Breaking Down Hulk’s Profound Journey in Avengers: Endgame

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We’re all coming out of the haze of Avengers: Endgame and while there are some incredibly spectacular moments to praise, like the third act battle, the closing of some character chapters, and the stunning visuals of Voromir, let’s take a look at one of the film’s main characters, The Hulk.

Fans of Endgame know that Bruce Banner and the Hulk have come to a sort of accord during the five year time span that takes place during Endgame. The two have fused together creating an “idealized” version of Bruce Banner that has all of the Hulk’s strength and all of Banner’s intelligence. This merging of personalities really sums of the core of Endgame: “Some people move on, but not us.” We see a Banner/Hulk who has confronted the trauma of his own creation and is using it to move forward.

Professor Hulk

This Banner/Hulk hybrid, who we can call “Professor Hulk”, stems from a Hulk comic where Banner, after a great deal of therapy with the help of Doctor Sampson, manages to merge Grey Hulk, his Hulk, and Banner into one entity. Banner’s trauma, his history of abuse at the hands of his father, and the death of his mother are seemingly reconciled. You are not the same person that you were before your trauma, you never will be again, and part of accepting that and truly healing is owning it.

It’s especially telling that Professor Hulk is canonically the weakest Hulk. Banner recognizes that he’s a danger still and has taken steps to protect his friends and family. If he reaches a certain level of anger in the comics he’ll transform back into Banner. Ruffalo acknowledges that this is a needed part of the story as well. The actor spoke to EW about the “Strongest Avenger” and gave a pretty accurate description of where Bruce is mentally – one that people familiar with mental health treatment or currently in therapy might recognize.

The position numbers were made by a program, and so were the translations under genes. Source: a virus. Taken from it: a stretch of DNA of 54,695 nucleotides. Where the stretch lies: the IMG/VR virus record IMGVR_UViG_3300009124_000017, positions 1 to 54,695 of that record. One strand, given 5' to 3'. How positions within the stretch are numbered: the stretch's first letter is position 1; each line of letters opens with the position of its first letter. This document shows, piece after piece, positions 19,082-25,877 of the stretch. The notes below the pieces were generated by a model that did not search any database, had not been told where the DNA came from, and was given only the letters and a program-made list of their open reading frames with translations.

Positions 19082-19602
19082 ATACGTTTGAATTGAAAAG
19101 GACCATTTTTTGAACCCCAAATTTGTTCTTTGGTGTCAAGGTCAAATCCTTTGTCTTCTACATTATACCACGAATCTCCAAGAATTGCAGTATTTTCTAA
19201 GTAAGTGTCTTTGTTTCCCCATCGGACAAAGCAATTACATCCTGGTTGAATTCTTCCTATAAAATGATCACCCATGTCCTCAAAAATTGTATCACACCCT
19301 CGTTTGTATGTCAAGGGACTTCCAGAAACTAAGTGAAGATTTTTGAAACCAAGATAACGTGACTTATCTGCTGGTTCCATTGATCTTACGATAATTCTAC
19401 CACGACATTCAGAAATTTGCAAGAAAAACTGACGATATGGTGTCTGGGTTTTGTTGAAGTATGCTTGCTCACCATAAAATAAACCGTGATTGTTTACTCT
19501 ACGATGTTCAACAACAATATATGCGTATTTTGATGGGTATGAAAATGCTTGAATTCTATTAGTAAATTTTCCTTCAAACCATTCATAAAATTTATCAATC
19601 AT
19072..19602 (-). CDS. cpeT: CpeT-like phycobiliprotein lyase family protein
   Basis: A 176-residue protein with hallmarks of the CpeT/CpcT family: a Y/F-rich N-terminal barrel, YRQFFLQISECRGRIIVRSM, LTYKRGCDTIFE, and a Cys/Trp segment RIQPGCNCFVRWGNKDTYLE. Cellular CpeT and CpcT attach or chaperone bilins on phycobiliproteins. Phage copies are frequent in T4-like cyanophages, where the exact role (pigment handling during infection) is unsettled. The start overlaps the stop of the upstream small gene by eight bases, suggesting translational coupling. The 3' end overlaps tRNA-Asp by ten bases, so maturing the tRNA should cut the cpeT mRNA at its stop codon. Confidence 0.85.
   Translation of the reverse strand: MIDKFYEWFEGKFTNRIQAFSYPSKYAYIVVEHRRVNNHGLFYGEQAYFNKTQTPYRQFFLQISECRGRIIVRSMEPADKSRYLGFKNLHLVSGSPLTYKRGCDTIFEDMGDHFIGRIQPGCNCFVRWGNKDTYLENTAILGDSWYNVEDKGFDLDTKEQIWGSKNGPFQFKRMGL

“It’s about a kind of a maturity that comes to the character,” Ruffalo told EW. “‘Okay, it is what it is, so how do I live next to this in a way that I can still have a life? Maybe this monster is equally a part of me, and I can never really get rid of it.’”

Finally in Good Hands

Thanks to a combination of movie rights, poor adaptations, and 3 different actors playing Bruce Banner in the films, The Hulk has never gotten to really shine until Thor: Ragnarok and Avengers: Endgame. It’s another issue of “representation coming far too late.” because the Hulk’s struggles with identity and personal responsibility mirror those of the rest of the Avengers. Bruce Banner doing more than acting as a battering ram for Captain America, a Brother and support for Tony Stark, and an awkward romantic partner for Natasha Romanoff is an important step – but it can’t be the end of his story just because he’s finally “healed.”

Despite the problematic issue of Banner’s moment happening off camera during those five years, being long overdue, and being played as a joke (writers Markus and McFeely downplayed Banner’s recovery for the sake of making a joke about his physical changes,) Professor Hulk’s persona does works. That doesn’t make it comfortable. There’s a lot more to Banner’s story that could matter to a number of people – not to mention being fodder for considerably more storytelling. There have been multiple hulks, from Amadeus Cho to Jennifer Walters, Bruce Banner’s cousin. While professor Hulk worked – Banner’s story isn’t just something that can be played for laughs.

As the MCU moves forward, it’s important to point to what the MCU has done right and what they’ve done wrong. Up until Avengers: Endgame the hulk and it’s concept, mastering your inner demons and using them for good, has been largely ignored and played for laughs. Now that the Infinity Saga has concluded, it’s important Banner’s sacrifice isn’t in vain and the MCU should continue to “hulk out” for years to come.

Avengers: Endgame is currently in theaters.

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